By Eddie Burkhalter, Appleseed Researcher
Alabama’s incarceration rate is again on the rise, outpacing most other states, nearly four years after the federal government sued the state over unconstitutional conditions in its dangerous, understaffed prisons.
Alabama had the 12th highest rate of increase in the number of people incarcerated in state prisons between 2021 and 2022, with a nearly six percent increase in that time, according to a November report by the U.S. Department of Justice’s Bureau of Justice Statistics.
Only 10 states had a higher rate of imprisonment than Alabama in 2021, and only eight had higher rates in 2022, according to the federal data.
The report put the percentage of Alabama’s incarcerated classified as violent offenders at 61.3 percent of the 21,413 imprisoned in 2021. That’s markedly lower than what the state classifies as violent offenders. The Alabama Sentencing Commission in its 2023 report stated that 80 percent of the in-house prison population was serving a sentence for a violent offense. The difference between the state and federal estimate comes down to how Alabama more broadly defines what is legally a violent offense, as Alabama Reflector reported in April.
Alabama prisons saw a 34 percent increase in deaths between 2021 and 2022, according to the federal data, although the U.S. Department of Justice’s 252 deaths in 2022 is less than what Appleseed and The Montgomery Advertiser confirmed through the Alabama Department of Corrections to be 270 deaths that year, which would put the increase at 43 percent.
Alabama prisons had a 4.2 percent decrease in releases between 2021 and 2022, while overcrowding remained extremely high, at 170 percent design capacity on Dec. 31, 2022, according to the data.
Racial disparities in incarceration remain extreme. Black Alabamians made up 26.8 percent of the state’s population in 2022, but 52.7 percent of Alabama’s prison population, according to recent data from the U.S. Department of Justice and the U.S. Census Bureau.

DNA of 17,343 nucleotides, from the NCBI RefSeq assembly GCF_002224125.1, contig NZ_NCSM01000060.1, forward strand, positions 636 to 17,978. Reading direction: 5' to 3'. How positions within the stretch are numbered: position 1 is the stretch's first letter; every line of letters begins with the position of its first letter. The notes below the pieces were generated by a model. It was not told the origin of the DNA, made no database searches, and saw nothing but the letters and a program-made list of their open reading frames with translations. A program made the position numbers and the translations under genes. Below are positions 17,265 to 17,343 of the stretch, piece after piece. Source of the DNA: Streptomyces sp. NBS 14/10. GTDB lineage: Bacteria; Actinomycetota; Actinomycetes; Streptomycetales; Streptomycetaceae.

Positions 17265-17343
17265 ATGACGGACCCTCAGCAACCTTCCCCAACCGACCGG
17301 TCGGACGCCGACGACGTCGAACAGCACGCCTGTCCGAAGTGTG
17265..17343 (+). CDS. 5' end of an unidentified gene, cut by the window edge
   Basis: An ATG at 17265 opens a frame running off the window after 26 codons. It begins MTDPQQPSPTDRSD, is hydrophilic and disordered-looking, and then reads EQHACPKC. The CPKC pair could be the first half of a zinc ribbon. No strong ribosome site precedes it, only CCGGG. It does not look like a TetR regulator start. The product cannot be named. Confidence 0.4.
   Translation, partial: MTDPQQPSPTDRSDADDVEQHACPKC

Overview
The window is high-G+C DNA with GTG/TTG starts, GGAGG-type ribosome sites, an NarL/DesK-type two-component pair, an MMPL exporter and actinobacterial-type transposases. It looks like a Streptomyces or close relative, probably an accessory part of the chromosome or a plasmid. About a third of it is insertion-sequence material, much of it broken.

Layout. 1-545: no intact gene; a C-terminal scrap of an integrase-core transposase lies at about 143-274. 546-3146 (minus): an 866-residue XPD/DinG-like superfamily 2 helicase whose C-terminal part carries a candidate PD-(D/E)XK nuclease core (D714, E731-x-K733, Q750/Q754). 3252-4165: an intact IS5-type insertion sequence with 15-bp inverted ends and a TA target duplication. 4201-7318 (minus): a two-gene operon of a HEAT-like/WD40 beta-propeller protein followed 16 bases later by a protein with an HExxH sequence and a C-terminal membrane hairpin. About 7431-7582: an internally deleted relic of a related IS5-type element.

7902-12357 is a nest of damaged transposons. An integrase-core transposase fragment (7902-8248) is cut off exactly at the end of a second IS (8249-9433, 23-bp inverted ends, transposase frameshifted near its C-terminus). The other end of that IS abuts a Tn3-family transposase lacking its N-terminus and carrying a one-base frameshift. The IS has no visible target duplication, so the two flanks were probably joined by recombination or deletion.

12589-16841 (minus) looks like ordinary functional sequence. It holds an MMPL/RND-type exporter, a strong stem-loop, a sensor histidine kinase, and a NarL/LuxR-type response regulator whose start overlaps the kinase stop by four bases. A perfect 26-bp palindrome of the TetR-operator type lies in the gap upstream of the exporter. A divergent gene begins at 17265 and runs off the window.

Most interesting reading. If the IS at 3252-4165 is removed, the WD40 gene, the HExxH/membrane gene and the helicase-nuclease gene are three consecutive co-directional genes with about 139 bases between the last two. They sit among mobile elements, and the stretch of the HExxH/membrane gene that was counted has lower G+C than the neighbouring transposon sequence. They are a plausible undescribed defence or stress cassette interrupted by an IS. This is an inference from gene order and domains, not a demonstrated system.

Elected officials have responded to the prison crowding and violence by funding construction of the most expensive new prison in the U.S., the $1.08 billion, 4,000-bed Elmore megaprison.
The increases in incarceration come at a time when statewide crime data is incomplete, making it difficult to understand and analyze the impact of increased incarceration on public safety. Because of changes in the reporting system, only partial data is available on crime.alabama.gov, a collaborative effort between the Alabama Law Enforcement Agency (ALEA) and the Institute of Data and Analytics at the University of Alabama’s Culverhouse College of Business to track and report crime data.
Despite Alabama’s punitive practices and high incarceration rates, the state’s homicide rate persistently outpaces national numbers. In 2021, Alabama had the third highest homicide rate in the nation, according to the Centers for Disease Control. Alabama’s homicide rate of 15.9 deaths per 100,000 people was nearly double the rate in several other southern states including Virginia, Florida, and Texas.
What’s more, as Appleseed previously reported, in recent years Alabama’s overall crime rates saw a sharp decline that coincided with a decline in incarceration rates. Alabama’s crime rate declined by 17% from 2005 to 2019, the most recent year data is available from ALEA. Robbery, the most common violent crime, sunk by 48%. During much of that period, the state’s incarceration rate fell as a result of increased paroles and implementation of Sentencing Standards, which require non-prison options such as probation and community supervision for many offenses. These statistics, which have accumulated over several years, strongly suggest that less incarceration – especially in prisons with rampant violence, harsh conditions, and little rehabilitation – could improve public safety.